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Isman ’15: What a mattress can teach us about compassion

Opinions Columnist

The topic of sexual assault has been frequently on our minds and has been a crucial part of campus life since the end of last semester. Lena Sclove ’16 bravely went public with her story in April and thus inspired many around campus to also speak up. She not only helped spark the debate about current sexual assault policies, but also helped survivors to realize they are not alone.

It was under these circumstances — and with the birth of this community — that the “Carry That Weight” demonstration helped this momentum grow. The demonstration, which took place last week with the purpose of displaying “solidarity with sexual assault survivors at Brown and on college campuses nationally,” as The Herald reported, was welcomed by many.

As I walked around campus that day, I saw a few people carrying mattresses, and most of them were not carrying them alone. I was amazed — though not surprised — at the community support lent to many of these survivors and students who were raising awareness about sexual assault on campus. While sexual assault remains a taboo subject, this demonstration showed progress in our ability to talk about such serious and important matters.

More than that, “Carry That Weight” helped spark a national conversation about the way we deal with sexual assault on college campuses. Along with California’s “Yes Means Yes” law and the national government’s “It’s On Us” initiative, “Carry That Weight” asks students and community members alike to step up and fight for those voices that have long remained silent. Furthermore, these campaigns serve to place this fight at the forefront of our minds, reminding us that it happens more often than it is dealt with — and that we want that to change.

The “Carry That Weight” campaign shows “visible support for survivors in (each) community and (helps) to challenge a culture that silences survivors and hides the issue of sexual and domestic violence,” according to its website. More than that, the campaign brings together whole communities that perhaps have previously been too afraid to speak up.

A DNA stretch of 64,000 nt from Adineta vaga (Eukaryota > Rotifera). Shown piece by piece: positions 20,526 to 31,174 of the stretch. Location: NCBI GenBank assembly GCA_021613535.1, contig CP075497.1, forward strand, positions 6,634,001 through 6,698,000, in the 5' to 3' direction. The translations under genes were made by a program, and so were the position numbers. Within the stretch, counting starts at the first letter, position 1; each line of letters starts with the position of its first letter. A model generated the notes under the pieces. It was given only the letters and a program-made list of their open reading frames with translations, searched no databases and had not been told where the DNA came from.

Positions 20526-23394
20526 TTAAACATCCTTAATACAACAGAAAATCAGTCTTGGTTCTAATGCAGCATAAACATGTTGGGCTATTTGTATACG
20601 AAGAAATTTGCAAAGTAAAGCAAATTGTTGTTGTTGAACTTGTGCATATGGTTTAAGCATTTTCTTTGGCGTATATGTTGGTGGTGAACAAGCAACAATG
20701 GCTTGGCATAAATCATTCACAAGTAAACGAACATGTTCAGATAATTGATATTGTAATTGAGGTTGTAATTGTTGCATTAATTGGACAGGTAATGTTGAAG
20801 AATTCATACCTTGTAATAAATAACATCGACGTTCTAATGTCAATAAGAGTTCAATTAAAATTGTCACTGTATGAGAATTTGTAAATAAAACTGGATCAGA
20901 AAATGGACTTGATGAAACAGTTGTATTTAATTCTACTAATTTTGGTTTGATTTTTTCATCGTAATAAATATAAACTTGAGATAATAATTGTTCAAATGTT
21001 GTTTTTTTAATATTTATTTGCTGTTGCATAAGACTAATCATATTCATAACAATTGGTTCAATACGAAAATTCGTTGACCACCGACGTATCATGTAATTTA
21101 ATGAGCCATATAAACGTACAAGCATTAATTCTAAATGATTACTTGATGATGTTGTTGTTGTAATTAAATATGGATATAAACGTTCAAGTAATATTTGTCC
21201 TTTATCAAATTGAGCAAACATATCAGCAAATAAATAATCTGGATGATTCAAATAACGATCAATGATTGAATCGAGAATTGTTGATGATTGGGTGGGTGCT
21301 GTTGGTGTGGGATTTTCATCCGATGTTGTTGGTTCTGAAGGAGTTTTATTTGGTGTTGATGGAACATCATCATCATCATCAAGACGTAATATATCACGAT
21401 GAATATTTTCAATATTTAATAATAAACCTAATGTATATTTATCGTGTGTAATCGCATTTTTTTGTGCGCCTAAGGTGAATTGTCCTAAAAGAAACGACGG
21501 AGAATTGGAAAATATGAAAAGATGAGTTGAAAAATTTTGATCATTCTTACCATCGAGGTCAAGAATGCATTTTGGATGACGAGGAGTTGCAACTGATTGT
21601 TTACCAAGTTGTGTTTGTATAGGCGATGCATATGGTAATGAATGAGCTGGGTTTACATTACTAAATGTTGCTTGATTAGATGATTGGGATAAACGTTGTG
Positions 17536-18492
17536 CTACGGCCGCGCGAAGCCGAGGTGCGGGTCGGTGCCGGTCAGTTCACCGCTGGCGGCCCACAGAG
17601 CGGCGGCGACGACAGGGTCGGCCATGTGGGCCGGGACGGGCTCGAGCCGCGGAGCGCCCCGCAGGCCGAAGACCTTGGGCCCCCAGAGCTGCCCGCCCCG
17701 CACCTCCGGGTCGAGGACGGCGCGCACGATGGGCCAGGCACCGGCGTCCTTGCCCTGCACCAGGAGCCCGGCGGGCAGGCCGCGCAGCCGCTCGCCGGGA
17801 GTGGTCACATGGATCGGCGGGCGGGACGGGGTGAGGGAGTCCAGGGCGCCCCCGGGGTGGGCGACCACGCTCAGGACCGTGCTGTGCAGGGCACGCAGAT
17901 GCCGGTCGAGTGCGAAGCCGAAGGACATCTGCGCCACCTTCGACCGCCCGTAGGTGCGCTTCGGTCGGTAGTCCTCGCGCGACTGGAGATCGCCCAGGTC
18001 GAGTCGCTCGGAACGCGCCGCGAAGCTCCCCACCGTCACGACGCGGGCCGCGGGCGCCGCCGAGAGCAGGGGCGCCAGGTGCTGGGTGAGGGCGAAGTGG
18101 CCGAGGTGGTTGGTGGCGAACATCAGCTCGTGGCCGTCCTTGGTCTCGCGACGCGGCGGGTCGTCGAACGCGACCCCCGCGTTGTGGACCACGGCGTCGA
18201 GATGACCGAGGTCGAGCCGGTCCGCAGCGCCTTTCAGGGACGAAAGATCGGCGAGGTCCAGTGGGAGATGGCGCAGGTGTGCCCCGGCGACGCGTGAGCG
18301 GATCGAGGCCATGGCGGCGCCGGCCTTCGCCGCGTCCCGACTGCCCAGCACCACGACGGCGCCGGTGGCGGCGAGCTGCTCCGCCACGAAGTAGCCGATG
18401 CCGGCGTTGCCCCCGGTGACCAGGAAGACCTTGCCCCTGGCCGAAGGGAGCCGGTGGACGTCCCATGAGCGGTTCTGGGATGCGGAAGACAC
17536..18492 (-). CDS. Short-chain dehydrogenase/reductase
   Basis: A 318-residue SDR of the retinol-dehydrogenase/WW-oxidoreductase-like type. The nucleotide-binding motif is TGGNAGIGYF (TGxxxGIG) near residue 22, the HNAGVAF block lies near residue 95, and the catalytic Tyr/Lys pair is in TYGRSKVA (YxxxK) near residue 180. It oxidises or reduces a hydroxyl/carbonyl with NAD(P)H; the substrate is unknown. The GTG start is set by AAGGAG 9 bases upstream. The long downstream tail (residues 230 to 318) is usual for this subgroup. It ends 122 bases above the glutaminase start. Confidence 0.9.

This campaign has not only broadened the discussions we are allowed to have about sexual assault on campus, but has also helped create a community that stretches well beyond Brown’s gates. “Carry That Weight” has allowed us to focus on not only the bad, but also the compassion that other people can and will demonstrate toward their classmates.

Emma Sulkowicz, the senior at Columbia who started carrying her mattress around campus as a form of protest against that university’s policies that allowed her alleged rapist to remain on campus, said “performance is giving her new muscles and an inner strength she didn’t know she had,” according to the New York Times. Hopefully, the same is happening to all survivors and participants of “Carry That Weight.”

The point of many demonstrations seems to be only to complain about something. But Sulkowicz’s campaign is meant to empower and provide an additional support system for victims that wasn’t there before.

The Times reported that Sulkowicz also said “she rarely walks very far without someone lending a hand” — as a result, these individuals become not only part of her performance, but also part of her plight. So what can a mattress teach us about compassion? Well, that it exists. Perhaps it can teach us that many people want to help and speak out for others, and sometimes all they need is prompting. Asking someone if they need help can sometimes be as difficult as asking for help. We often don’t want to cross uncomfortable boundaries — we don’t want to make the victim feel even worse — but that doesn’t mean we don’t care.

Solidarity and compassion can take many forms. In this case, it has taken the form of a mattress, the form of a helping hand, even if it is to cross the distance from Sayles to Salomon. Coordinators of the vigil held last week “stressed their belief that the University has consistently failed to support victims of sexual violence,” The Herald reported. It seems that while administrators still have a lot to make up for, the community support for victims was already there — and perhaps has always been. More than that, it seems that administrators have heard the campus-wide cry for change and are taking steps accordingly. Their efforts to improve responses to sexual assault on campus will hopefully provide positive results and effect true change. It seems they are truly trying to transform previous policies by bringing in new administrators and even hosting a workshop for students.

Perhaps this demonstration will continue the discussion on sexual assault and other taboo topics, as well. And maybe victims will find increased solace in their peers and realize that they do have a community to fall back on. Helping carry a mattress across campus has proven that compassion is alive and well here. Sometimes it might be hard to see — especially in the aftermath of an attack — but victims, know that you are not alone.


Sami Isman ’15 helps carry that weight. She can be reached at

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